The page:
There are two ways of solving problems. One is to keep things from getting worse, and the other is to make things better. Ecological restoration falls into the second category. People involved in ecological restoration are assisting the recovery of damaged ecosystems, from vacant lots to tropical rainforests. They are making the world better by creating space for plants and animals, and by replenishing the raw materials of a strong economy – things like clean water, vast forests, and efficient pollination.

Like baseball or rocket science, learning about ecological restoration begins with observation. In this blog, we describe our observations of plants and animals – their natural history – in places that need restoration and places that are being restored.

This blog is a joint project of the Restoration Ecology Lab in the School of Plant and Environmental Sciences at Virginia Tech, the Ecological Health Network, and Missouri Botanical Garden, a center for botanical research and science education, as well as an oasis in the city of St. Louis.

4 thoughts on “About

  1. Greeting…
    I am a scientist working on the chemistry and pharmacology of Moringa. I came across to your beautiful picture of Moringa peregrina in this site and wonder if you allow me to use it in my scientific publications. I duly acknowledge the source at every opportunity…
    Thank you…
    Dr Solomon Habtemariam BSc, MSc, PhD, PgDipMS …
    Pharmacognosy Research Laboratories
    University of Greenwich, Medway Campus – Science
    Grenville Building (G102/G107), Central Avenue
    Chatham-Maritime, Kent ME4 4TB, UK
    Tel: +44 (0)208 331 8302/8424 – Fax: +44 (0)208 331 9805


  2. Greetings,
    I am a student at the American community school of Amman, Jordan. I am writing to you having read with great interest your blog entry of a visit to Jordan, and I am hoping you can share your expertise and knowledge. In an attempt to offset my school’s carbon footprint and make Jordan greener, I am trying to get my school to fund my project – to plant trees in Syrian Refugee camps, where the refugees have already agreed to take care of the trees. My project came to a halt when I was unable to find either seeds or cuttings to buy in Jordan. I was wondering whether you could help me by telling me if you know any places or people who could sell me either seeds or cutting of Jordanian trees you came across in your visit to the Dana area, and which you mention in your blog.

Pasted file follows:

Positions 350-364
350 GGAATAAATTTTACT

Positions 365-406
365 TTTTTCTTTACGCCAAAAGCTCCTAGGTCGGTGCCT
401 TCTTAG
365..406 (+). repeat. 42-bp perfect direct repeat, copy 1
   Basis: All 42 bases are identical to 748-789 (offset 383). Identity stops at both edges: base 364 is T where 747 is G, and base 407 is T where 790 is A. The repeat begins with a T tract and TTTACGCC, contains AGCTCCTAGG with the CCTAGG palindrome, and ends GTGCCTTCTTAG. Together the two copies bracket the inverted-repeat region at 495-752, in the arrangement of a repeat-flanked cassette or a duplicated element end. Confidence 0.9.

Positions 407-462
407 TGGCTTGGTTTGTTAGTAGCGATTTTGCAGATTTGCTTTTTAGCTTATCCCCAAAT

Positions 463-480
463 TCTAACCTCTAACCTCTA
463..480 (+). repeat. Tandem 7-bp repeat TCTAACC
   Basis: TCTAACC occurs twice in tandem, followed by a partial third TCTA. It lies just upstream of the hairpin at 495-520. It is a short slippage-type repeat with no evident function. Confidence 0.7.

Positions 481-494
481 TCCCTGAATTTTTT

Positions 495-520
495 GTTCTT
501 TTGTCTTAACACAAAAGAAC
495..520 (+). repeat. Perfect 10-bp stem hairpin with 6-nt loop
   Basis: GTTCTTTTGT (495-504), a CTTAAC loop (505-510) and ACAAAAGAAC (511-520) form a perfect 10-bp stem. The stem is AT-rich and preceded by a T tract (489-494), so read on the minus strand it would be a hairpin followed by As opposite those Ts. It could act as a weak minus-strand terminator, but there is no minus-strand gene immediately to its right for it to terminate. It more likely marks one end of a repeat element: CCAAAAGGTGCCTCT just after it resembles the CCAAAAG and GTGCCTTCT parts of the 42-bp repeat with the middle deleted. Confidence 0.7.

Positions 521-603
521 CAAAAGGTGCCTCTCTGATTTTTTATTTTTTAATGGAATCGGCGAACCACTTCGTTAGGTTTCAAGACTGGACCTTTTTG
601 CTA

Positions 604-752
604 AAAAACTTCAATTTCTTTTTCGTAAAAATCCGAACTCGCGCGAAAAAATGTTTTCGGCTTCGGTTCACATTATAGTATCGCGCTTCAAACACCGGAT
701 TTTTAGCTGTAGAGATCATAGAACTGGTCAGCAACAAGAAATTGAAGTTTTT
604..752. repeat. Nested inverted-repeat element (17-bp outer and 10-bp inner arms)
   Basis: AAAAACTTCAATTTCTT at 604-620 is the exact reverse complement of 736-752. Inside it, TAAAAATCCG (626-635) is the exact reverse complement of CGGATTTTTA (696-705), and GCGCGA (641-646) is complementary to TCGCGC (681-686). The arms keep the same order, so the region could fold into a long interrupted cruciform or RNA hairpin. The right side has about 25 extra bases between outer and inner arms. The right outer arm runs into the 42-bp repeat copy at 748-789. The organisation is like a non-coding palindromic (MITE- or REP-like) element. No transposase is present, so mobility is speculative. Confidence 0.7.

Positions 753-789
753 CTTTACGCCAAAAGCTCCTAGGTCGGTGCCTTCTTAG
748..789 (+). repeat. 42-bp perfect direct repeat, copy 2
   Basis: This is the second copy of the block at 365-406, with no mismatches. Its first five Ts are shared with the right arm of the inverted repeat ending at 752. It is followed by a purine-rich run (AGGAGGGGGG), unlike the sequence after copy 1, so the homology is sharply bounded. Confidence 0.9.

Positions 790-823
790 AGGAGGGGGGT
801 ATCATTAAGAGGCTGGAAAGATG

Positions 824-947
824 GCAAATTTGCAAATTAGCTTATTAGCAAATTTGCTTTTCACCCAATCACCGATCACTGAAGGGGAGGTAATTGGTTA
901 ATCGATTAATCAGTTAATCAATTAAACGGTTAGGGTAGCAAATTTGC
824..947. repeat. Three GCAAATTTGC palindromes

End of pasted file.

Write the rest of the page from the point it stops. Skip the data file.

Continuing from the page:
We would be particularly interested in propagating endangered or rare species.
    Thank you,
    Oscar Turner


  3. Hi, my name is Gabriela and I recently went to Jordan and took pictures of these trees. The ancient trees are being destroyed by the local people and I have documented all of this. I’m trying to see if we can open a launchgood page so we can close out the area so we get cameras and these trees are protected with some fences or something. What do you guys think? What other organization can help with this cause?


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